I love Jesus Christ. I have strong affections for Jesus, but there are still rules in my life I live by. I’m free in those rules, but I can tell you I never travel alone ever. My wife goes with me. One of our pastors goes with me. I am never alone on the road. Is that because I think I’m going to slip up and hook up with a “woman of the night”? No, I don’t think that’s going to happen. I don’t think if I’m in the parking lot and somebody offers me black tar heroin, I’m going to go, Should I do this? Here are the pros. Here are the cons. No thank you. Thank you, bro. Maybe some other people in there.
No, I don’t think that’s going to happen, but I know the Enemy is conniving. He has been at this longer than I have, and so he is not only going to have to get past my affections, but he is going to have to get past some other things in my life.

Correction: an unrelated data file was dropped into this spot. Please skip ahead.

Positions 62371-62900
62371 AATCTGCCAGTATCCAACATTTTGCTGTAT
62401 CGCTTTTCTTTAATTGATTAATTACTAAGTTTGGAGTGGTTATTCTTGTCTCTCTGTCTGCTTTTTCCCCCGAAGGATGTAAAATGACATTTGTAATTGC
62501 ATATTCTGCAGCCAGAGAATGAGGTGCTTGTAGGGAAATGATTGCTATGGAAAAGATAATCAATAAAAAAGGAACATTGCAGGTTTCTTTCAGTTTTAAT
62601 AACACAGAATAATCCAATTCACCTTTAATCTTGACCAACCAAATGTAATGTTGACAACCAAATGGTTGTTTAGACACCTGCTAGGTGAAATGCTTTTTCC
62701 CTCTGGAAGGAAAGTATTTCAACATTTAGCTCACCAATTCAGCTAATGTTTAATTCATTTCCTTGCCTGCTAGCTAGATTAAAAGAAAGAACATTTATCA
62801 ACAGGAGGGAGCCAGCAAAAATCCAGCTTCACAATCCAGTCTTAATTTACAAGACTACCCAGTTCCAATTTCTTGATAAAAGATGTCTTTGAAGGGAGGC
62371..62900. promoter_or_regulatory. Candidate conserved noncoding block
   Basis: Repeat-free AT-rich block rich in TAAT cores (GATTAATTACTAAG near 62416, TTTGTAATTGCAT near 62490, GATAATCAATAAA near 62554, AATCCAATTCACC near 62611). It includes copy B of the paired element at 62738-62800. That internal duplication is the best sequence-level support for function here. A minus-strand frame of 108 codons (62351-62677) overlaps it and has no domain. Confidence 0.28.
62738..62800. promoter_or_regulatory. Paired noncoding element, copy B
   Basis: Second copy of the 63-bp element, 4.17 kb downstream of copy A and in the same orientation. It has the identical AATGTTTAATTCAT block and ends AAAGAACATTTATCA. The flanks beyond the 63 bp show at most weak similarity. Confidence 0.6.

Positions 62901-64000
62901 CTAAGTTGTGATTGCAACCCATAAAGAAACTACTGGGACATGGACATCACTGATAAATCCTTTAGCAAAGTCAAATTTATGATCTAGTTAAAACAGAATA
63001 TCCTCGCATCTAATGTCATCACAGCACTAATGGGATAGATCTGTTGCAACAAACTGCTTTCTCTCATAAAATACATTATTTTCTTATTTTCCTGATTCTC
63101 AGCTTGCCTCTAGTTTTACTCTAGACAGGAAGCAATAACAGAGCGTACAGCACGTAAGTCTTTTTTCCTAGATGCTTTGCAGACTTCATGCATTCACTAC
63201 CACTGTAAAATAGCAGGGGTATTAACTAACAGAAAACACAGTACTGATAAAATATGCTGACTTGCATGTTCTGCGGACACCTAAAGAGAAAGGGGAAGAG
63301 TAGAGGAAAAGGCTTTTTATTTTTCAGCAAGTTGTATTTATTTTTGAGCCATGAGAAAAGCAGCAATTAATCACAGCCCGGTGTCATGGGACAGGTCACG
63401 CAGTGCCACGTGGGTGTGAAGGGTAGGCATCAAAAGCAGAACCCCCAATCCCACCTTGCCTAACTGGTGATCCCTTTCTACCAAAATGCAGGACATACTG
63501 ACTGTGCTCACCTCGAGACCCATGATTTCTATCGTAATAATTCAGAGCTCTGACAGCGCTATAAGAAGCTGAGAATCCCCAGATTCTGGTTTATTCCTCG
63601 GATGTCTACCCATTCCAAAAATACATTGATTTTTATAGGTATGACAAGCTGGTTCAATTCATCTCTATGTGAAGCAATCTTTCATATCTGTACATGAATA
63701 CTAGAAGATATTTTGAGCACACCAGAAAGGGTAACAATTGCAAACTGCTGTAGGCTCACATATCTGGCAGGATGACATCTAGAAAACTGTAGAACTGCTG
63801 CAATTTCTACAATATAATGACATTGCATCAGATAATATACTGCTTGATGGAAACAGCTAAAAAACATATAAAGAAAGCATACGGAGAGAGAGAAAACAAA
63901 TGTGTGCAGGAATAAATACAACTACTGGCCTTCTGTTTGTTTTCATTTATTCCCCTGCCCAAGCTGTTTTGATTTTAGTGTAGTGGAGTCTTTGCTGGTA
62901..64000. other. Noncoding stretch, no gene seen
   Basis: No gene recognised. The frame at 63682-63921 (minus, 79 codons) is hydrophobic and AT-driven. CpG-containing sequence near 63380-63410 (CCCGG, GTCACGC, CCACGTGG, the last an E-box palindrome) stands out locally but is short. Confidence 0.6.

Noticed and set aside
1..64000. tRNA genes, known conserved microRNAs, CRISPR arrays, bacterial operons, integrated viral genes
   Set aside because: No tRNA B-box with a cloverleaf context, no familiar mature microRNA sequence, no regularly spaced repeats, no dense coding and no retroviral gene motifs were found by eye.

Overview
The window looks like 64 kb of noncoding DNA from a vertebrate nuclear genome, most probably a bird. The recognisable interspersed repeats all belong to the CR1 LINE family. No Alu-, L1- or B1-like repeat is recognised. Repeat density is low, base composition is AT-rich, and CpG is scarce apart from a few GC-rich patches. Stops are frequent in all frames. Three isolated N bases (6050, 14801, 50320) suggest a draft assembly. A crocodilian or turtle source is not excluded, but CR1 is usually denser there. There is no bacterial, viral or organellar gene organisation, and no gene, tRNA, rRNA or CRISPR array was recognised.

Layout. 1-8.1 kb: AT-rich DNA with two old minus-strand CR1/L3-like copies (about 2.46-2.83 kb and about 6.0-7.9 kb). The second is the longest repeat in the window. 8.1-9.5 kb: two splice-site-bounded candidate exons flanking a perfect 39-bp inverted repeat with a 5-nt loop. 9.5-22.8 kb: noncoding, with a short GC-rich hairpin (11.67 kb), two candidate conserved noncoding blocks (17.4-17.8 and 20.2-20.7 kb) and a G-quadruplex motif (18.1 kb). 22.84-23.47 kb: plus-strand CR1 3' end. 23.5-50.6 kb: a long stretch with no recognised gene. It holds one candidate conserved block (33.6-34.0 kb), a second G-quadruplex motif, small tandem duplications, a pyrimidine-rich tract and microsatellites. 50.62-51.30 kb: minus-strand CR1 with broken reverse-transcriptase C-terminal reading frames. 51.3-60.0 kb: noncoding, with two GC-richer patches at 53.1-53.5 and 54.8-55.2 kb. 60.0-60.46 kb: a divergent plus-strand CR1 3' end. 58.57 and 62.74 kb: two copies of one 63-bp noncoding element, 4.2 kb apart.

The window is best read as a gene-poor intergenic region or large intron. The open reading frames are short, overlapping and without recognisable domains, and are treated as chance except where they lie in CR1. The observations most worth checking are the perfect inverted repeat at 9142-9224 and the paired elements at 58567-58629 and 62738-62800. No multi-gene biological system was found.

I can, before you and before the Lord, tell you I don’t have a pornography problem, but I have Covenant Eyes on every one of my devices. Why? Because porn is available. And who knows? As I send my affections upon him, I am serious about him not getting a foothold in my life, him not wiggling in.
The elders have our finances available to them as the Chandler family, so at any moment, they can go, “Hey, bring your books in,” and I’ll gladly bring my books in. I have to be very careful there’s never a discrepancy between who I am right here and who I am out there, and so I’ve tried to build barricades into my life with barbed wire and machine gun turrets against the Enemy, who would love to destroy me, who would love to destroy you.